T20 World Cup 2022 IND vs SA: How To Bat And Bowl At Perth?

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T20 World Cup 2022 IND vs SA: How To Bat And Bowl At Perth?

T20 World Cup IND vs SA: How To Bat And Bowl At Perth? 

India will take on South Africa on Sunday evening under the lights at the Optus Stadium in Perth. This is the third match of both teams in the Super 12 round.

India has 4 points having won both the games - vs Pakistan and the Netherlands - while South Africa have 3 points - having shared a point with Zimbabwe due to a washout before defeating Bangladesh.

Because Pakistan has lost both their matches so far, this match is important in the context of the semi-finals race: for a change, Pakistani fans are hoping for India to defeat South Africa, which will keep Pakistan alive in the semis race. A win for South Africa will bring them closer to sealing a semifinal spot.

But the challenge of batting and bowling in the Perth conditions awaits both teams. More so for the Indians: their batters will face arguably the best fast bowling attack of the tournament on the fastest and bounciest pitch in the tournament, and their bowlers barring Mohammed Shami and Ashwin have little to no experience of bowling in Perth.

Speaking to The Indian Express, the likes of Sachin Tendulkar, Brad Hogg, and Misbah-ul-Haq explained what the Indian players need to do in order to adjust quickly to the Perth conditions

T20 World Cup IND vs SA: How To Bat And Bowl At Perth? 

Sachin Tendulkar cautioned the Indian batsmen.

Arre yaar, lagta toh jaata tha (Had it connected, it would have flown), the batsmen would say after getting out, going for big shots. But nahi lagta, tabhi toh you get out; lagta doesn’t matter. Be smarter! There would be some lateral movement. There is a bit of unknown there (playing cricket in Australia in October),” the batting great says.

How to tackle the bounce? Misbah answers: “Don’t be late with the weight transfer as Asif Ali has been for example. Quick, precise, early movements, and be still when the ball climbs.”

Brad Hogg, the former Australia spinner who played his cricket in Perth for Western Australia, has been left surprised by the lack of swing movement early on in the matches at this venue so far.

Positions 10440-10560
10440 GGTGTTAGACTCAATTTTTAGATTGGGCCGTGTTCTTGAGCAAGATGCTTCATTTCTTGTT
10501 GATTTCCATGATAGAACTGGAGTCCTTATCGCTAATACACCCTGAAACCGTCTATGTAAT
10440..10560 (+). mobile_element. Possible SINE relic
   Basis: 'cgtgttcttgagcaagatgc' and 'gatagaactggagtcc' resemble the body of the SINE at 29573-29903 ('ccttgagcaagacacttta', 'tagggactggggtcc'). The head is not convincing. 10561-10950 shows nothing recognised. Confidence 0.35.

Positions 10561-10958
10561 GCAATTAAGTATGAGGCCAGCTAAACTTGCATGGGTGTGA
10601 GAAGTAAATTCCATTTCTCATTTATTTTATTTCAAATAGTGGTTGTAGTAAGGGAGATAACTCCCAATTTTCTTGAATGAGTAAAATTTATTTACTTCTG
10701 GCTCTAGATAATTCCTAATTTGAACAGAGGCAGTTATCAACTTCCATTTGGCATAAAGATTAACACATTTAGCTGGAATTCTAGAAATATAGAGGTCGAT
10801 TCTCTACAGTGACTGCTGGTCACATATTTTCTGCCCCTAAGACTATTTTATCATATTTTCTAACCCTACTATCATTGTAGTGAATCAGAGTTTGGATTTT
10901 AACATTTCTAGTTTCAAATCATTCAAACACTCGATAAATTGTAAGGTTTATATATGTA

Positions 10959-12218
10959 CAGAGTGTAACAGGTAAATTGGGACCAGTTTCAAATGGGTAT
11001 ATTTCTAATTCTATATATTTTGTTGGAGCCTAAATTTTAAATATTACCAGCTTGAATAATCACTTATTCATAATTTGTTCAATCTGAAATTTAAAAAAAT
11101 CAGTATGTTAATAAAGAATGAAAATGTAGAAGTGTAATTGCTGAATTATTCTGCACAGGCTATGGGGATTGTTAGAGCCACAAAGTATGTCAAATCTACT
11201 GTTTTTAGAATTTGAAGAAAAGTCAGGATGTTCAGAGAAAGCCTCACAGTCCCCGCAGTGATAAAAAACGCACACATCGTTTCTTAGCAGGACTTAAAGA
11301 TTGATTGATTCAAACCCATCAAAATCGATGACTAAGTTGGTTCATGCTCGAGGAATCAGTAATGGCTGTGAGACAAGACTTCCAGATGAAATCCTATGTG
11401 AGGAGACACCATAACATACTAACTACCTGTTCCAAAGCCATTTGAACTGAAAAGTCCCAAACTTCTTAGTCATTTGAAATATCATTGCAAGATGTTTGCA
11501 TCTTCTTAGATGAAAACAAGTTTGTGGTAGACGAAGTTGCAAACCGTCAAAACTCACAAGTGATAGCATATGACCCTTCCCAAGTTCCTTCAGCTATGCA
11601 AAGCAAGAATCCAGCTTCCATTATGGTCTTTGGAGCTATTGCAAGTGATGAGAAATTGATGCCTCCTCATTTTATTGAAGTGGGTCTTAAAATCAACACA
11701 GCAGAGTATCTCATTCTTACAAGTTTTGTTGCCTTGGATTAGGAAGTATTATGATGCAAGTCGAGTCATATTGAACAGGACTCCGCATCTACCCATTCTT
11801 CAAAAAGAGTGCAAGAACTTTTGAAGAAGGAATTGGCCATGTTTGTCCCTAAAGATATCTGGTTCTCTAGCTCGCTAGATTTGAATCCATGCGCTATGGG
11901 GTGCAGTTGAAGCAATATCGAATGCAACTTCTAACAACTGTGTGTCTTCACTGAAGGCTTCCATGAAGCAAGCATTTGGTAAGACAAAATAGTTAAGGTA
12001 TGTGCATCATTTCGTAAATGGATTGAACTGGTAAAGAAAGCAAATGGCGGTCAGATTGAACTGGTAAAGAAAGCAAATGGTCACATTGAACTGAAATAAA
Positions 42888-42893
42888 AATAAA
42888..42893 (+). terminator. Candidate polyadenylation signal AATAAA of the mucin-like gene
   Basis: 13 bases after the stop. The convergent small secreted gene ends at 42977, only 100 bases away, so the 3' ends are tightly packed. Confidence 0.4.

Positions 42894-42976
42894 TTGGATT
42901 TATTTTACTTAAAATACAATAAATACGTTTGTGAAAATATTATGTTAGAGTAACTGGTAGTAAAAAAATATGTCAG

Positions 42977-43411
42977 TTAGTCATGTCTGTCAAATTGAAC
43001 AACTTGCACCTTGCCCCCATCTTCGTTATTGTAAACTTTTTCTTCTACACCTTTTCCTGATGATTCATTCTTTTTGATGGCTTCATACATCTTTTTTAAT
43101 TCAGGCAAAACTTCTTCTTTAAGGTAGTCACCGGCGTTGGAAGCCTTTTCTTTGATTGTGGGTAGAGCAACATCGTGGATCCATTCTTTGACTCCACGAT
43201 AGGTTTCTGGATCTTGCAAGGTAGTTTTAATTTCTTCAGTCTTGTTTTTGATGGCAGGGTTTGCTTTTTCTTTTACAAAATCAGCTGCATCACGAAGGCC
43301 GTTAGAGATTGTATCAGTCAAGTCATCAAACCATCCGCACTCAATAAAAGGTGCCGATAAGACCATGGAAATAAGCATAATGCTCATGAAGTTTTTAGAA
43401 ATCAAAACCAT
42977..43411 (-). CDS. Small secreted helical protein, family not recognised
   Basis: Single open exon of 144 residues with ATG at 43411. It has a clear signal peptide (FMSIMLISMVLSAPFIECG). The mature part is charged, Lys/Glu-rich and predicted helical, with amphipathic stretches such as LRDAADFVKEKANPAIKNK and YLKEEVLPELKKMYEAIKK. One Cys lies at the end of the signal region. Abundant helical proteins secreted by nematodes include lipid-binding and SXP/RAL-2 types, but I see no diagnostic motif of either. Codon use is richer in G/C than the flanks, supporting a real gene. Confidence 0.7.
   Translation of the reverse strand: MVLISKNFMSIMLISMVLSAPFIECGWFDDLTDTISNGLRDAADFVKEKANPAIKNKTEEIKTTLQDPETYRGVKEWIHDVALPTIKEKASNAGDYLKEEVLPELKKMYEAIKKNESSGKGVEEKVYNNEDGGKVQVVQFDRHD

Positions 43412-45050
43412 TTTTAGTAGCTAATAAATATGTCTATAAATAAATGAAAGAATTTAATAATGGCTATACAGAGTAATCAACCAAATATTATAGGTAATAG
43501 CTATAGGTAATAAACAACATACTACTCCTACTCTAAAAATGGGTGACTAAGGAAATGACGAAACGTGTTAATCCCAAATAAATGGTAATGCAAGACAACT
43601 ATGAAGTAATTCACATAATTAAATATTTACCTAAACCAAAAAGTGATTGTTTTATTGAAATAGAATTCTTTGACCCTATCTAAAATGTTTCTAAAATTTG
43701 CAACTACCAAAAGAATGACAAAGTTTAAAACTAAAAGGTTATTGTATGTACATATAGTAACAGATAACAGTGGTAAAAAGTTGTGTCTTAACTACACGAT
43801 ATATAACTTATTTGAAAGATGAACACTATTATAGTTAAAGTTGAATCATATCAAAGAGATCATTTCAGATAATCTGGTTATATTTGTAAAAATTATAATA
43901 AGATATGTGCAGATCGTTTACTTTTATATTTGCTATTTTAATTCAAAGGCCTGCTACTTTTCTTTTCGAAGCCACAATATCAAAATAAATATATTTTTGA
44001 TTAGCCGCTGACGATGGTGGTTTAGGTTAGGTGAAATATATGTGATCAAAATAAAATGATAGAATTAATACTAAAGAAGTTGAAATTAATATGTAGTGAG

“I was a little bit surprised. There hasn’t been much swing here at Perth stadium either, especially in the first innings. And that surprises me as well, because the BBL team Perth Scorchers generally get the ball to move around.Also, when you’re bowling second, there just seems to be a little bit more seam movement off a length. But I don’t know whether that’s because the team bowling second has realized that if you go full, it’s going to be easy to get driven. So they do go for that hard length a lot earlier than the first team,” Hogg said.

Hogg cited the example of Zimbabwe defending 130 against Pakistan to explain that fast bowlers keeping back-of-length has worked well.

“Take that Zimbabwe versus Pakistan game. Zimbabwe bowlers were absolutely sensational. Good hard Test match lengths and kept it tight with pace,” Hogg added.

Hogg also warned the Indian batters who will be facing the high pace of Anrich Nortje. Hogg reckons the backfoot game of the Indian batters needs to be sharp against the Protea seamers.

“Definitely. I don’t think you can afford to be full here at Perth Stadium. I someone like Anrich Nortje whom India are going to face on Sunday, I’d expect him to be bowling more balls at high pace. The only time he would go to a slower ball is if the batsman’s footwork is a little bit uncertain, not moving his feet. Then a full slower one makes the batsman just bob it up to the infield catchers,” Hogg says.

“It’s the tennis-ball bounce,” Misbah said, epitomizing the general feeling around the Perth pitch.

Hogg recommended the batsmen strictly lower their backlift a little.

“I have observed that the batsmen still come here with a bigger backlift of the bat (instance). If you’re new to the particular surface, lower your back lift down a bit and focus on timing. So that means that you’ve got to have good footwork, good balance, and just hit through the line of the ball. If you do that, I think you’re going to survive a lot more and you’re going to have high strike rates,” Hogg said.

Sachin Tendulkar suggested a nugget that many would miss out on: ”You have to hit with the breeze. The wind factor becomes crucial in Australia.”